The moment the words had left my mouth my skin was covered over in chintinous plate as dark as pitch, hard as obsidian and ‘gainst this newest skin my foe’s ravishments were rendered superflous; its scrawny wooden-straw arms dinging off my glistening carapace. Strength such as I had never experienced before surged throughout my body and with the lightest jerk of my arm I tore the monster’s head from it’s miserable body and threw it into the oncoming waves of its fellows. Charging through the rest was as if I were but passing through a shallow shrub and when fifty had been rendered by my hand a great galleon of clockwork rose up from the sea of corn, a ladder hanging from its side. Climbing aboard, it instantly began to rise, though it unhelmed and empty.

Standing upon the bow, the ship floating across the top of the stalks as if fording mighty waves, I looked down upon my inhuman form and smiled.

Sex, Violence, Death, Toil: A Brief Primer On Fiction Writing, Prt. 2

Putting aside many of the age-old questions concerning the validity of the concept of Human Nature one can with absolute certainty say that there are Human Universals, that is, Human Generalities. Everyone who exists was born and everyone who was born will die. Everyone feels the pangs of hunger and thirst, of dread and envy, jealousy and admiration, lust and love, of purpose and purposelessness. This is so easily observable that is wholly beyond contention (“but what if we are all brains in a vat in a vast simulation?!” Some cheeky fellow will doubtless interject at some point – mischievous rogues).

The acceptance of this a priori supposition then establishes some very fertile ground for purpose in fiction. Purpose is the first and most fundamental thing any given writer should ask him or herself before proceeding with a given piece of work (indeed it is the first of things which one should ask oneself before doing anything). “Why am I doing what I am doing? Why do I write stories at all? What do I wish to convey in it’s pages?” (and it should here be noted that if one does not wish to convey anything at all then there is no point in writing to begin with, the art that is only for the self and goes not beyond might as well stay contained within the brain! What is it then but a dream?) “What is the purpose of my art?”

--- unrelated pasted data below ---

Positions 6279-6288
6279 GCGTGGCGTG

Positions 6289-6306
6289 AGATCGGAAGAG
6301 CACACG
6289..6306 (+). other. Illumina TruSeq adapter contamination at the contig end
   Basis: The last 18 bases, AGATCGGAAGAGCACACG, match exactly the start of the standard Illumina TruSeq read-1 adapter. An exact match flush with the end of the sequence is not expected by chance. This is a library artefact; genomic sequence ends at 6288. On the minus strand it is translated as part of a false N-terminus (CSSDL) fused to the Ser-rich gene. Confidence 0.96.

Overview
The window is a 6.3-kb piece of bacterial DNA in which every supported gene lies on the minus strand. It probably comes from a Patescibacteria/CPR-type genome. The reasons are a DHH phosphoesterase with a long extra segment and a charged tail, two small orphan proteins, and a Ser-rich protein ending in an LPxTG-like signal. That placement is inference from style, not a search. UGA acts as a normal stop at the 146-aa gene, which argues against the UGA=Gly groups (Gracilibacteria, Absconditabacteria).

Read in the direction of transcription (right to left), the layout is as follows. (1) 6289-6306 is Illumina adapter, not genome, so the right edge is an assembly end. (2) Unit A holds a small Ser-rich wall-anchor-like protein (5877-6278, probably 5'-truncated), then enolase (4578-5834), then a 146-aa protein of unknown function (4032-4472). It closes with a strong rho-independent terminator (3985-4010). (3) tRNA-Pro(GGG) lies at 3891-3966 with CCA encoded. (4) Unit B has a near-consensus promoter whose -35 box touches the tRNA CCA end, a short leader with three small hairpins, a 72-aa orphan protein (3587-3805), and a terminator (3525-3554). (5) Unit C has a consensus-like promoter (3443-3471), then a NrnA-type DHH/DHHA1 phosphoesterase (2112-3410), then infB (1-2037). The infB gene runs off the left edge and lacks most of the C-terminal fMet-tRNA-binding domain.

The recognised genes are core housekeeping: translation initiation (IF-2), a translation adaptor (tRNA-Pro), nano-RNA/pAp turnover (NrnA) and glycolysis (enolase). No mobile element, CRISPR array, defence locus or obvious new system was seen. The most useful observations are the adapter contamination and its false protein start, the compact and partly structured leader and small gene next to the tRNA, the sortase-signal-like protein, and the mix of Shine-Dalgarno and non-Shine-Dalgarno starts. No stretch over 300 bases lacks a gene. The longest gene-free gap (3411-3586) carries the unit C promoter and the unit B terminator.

Naturally, only you, the reader, can answer such questions in their particulars but there are some general principals that might help us better establish and define our aims as fiction writers. First and foremost among those principals is that if a story does not speak, in some meaningful way, to any Human Universals, then it simply will not be read with any regularity – or even if it is, it certainly isn’t going to be remembered (indeed, why should it?). But it isn’t enough merely to speak to the human soul, as it were, but also to do so in a clear and cogent way, that is to say, a understandable way. It is, of course, fine enough to write for a specific audience in mind (the case of Nietzsche’s Thus Spoke Zarathustra is here illustrative: his work was oft found difficult to interpret at best and downright incomprehensible at worst; the US literary critic, Harold Bloom described Nietzsche’s only fiction entry as “unreadable”).